J Syst Evol ›› 2001, Vol. 39 ›› Issue (4): 373-388.

• Research Articles •

### The current taxonomy and perplexity of the genus Oryza (Poaceae)

LU Bao-Rong, GE Song, SANG Tao, CHEN Jia-Kuan, HONG De-Yuan

• Published:2001-07-10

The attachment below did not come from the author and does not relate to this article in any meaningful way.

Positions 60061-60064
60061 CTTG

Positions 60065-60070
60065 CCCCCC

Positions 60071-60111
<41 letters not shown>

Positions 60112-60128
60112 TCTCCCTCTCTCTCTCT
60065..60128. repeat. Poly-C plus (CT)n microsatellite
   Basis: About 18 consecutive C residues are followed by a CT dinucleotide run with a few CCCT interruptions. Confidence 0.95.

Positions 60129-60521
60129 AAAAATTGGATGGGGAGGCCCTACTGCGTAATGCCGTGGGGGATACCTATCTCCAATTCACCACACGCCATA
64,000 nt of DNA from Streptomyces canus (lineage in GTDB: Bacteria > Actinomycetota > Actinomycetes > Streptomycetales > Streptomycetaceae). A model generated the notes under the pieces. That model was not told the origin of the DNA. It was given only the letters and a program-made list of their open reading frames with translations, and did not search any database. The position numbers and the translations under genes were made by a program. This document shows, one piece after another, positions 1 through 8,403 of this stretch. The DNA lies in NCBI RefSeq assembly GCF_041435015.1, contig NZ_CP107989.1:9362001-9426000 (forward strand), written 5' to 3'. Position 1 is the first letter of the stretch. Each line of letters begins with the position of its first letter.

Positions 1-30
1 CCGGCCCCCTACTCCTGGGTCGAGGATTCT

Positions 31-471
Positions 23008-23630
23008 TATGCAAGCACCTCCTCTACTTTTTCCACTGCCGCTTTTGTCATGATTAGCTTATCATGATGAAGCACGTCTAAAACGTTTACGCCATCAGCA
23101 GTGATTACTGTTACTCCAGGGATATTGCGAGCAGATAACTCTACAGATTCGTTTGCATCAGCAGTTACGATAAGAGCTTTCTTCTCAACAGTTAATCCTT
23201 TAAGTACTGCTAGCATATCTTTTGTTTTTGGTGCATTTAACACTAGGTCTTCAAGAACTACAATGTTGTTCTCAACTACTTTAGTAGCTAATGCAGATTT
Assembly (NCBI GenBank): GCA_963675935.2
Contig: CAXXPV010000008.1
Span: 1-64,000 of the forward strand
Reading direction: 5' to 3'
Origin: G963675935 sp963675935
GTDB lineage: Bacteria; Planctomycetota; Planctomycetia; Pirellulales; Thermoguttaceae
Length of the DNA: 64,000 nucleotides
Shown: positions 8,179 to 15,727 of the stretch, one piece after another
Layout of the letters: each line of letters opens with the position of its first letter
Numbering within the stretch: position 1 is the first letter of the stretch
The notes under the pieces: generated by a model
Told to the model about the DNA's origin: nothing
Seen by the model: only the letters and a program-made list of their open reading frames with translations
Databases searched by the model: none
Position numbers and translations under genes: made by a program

Abstract: The genus Oryza L. is one of the most important plant groups in the grass family (Poaceae), which includes more than 20 species and is distributed in tropics and subtropics of the world. The future breakthrough of rice breeding relies greatly on the exploration and utilization of rich germplasm in the rice genepool, particularly the wild rice species. Because of its significant importance in the agricultural production, the genus Oryza has attracted much attention of many taxonomists, geneticists, breeders, and molecular biologists for various kinds of research. During the last two hundred and fifty years since the first description of the genus Oryza by Linnaeus, great changes have taken place in the genus in terms of number of species and taxonomic status. Many taxonomists have made extensive researches on species circumscription and taxonomic ranking at the subgenus level, which was essential for the establishment of the modern taxonomic systems of Oryza. The taxonomic system established by Roschevicz (1931) based on his comprehensive and detailed studies on plant specimens and literature provided an important foundation for the modern taxonomy of the genus Oryza. Sharma & Shastry (1965) offered a taxonomic system of Oryza, which was essentially influenced by that of Roschevicz. This system treated subgenus rank properly, but their definition of Oryza was in a much wider sense and several species in this system have been excluded from the current Oryza. Vaughan (1989) extensively studied and compared Oryza samples from all over the world and provided a taxonomic system including updated data such as morphological variation, geographic distribution, and genome constitution of each species. This system not only adopted a reasonable generic definition, but also provided a good reference of species relationship. Unfortunately, the subgenus rank “complex” used by Vaughan (1989) does not have any legitimate standing in the International Code of Botanic Nomenclature (ICBN). Lu (1999) summarized the major taxonomic studies of previous authors including new species published in Oryza over the past ten years, and proposed an Oryza taxonomic system with 3 sections, 7 series and 24 species. We provided in this paper the most updated studies of the Oryza species and suggested a revised version of Oryza taxonomy with a morphological key to species. We also discussed the existing problems in the taxonomy ofthe genus Oryza.